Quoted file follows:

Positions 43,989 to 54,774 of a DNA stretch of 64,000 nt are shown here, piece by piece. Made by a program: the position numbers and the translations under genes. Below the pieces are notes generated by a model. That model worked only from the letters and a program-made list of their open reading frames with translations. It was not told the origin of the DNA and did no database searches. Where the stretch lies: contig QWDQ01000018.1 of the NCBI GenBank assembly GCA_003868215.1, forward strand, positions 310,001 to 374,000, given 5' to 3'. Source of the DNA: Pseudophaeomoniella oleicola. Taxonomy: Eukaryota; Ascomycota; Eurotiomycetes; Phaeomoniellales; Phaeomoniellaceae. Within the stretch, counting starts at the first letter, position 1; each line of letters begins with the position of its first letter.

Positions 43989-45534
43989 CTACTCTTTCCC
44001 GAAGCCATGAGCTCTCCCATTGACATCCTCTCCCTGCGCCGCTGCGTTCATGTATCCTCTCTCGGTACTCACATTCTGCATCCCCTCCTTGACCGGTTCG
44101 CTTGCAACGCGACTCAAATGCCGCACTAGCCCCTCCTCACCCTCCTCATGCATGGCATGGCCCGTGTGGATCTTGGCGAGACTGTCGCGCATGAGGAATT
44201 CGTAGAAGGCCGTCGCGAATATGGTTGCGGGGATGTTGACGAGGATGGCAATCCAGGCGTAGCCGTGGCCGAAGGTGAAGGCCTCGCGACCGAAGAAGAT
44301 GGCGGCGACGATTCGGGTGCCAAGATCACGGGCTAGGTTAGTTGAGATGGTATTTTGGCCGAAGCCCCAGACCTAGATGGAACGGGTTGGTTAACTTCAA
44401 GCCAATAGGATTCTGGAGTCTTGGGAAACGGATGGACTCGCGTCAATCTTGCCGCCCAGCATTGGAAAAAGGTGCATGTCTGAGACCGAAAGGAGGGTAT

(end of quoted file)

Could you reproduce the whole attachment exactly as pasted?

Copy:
Positions 43,989 to 54,774 of a DNA stretch of 64,000 nt are shown here, piece by piece. Made by a program: the position numbers and the translations under genes. Below the pieces are notes generated by a model. That model worked only from the letters and a program-made list of their open reading frames with translations. It was not told the origin of the DNA and did no database searches. Where the stretch lies: contig QWDQ01000018.1 of the NCBI GenBank assembly GCA_003868215.1, forward strand, positions 310,001 to 374,000, given 5' to 3'. Source of the DNA: Pseudophaeomoniella oleicola. Taxonomy: Eukaryota; Ascomycota; Eurotiomycetes; Phaeomoniellales; Phaeomoniellaceae. Within the stretch, counting starts at the first letter, position 1; each line of letters begins with the position of its first letter.

Positions 43989-45534
43989 CTACTCTTTCCC
44001 GAAGCCATGAGCTCTCCCATTGACATCCTCTCCCTGCGCCGCTGCGTTCATGTATCCTCTCTCGGTACTCACATTCTGCATCCCCTCCTTGACCGGTTCG
44101 CTTGCAACGCGACTCAAATGCCGCACTAGCCCCTCCTCACCCTCCTCATGCATGGCATGGCCCGTGTGGATCTTGGCGAGACTGTCGCGCATGAGGAATT
44201 CGTAGAAGGCCGTCGCGAATATGGTTGCGGGGATGTTGACGAGGATGGCAATCCAGGCGTAGCCGTGGCCGAAGGTGAAGGCCTCGCGACCGAAGAAGAT
44301 GGCGGCGACGATTCGGGTGCCAAGATCACGGGCTAGGTTAGTTGAGATGGTATTTTGGCCGAAGCCCCAGACCTAGATGGAACGGGTTGGTTAACTTCAA
44401 GCCAATAGGATTCTGGAGTCTTGGGAAACGGATGGACTCGCGTCAATCTTGCCGCCCAGCATTGGAAAAAGGTGCATGTCTGAGACCGAAAGGAGGGTAT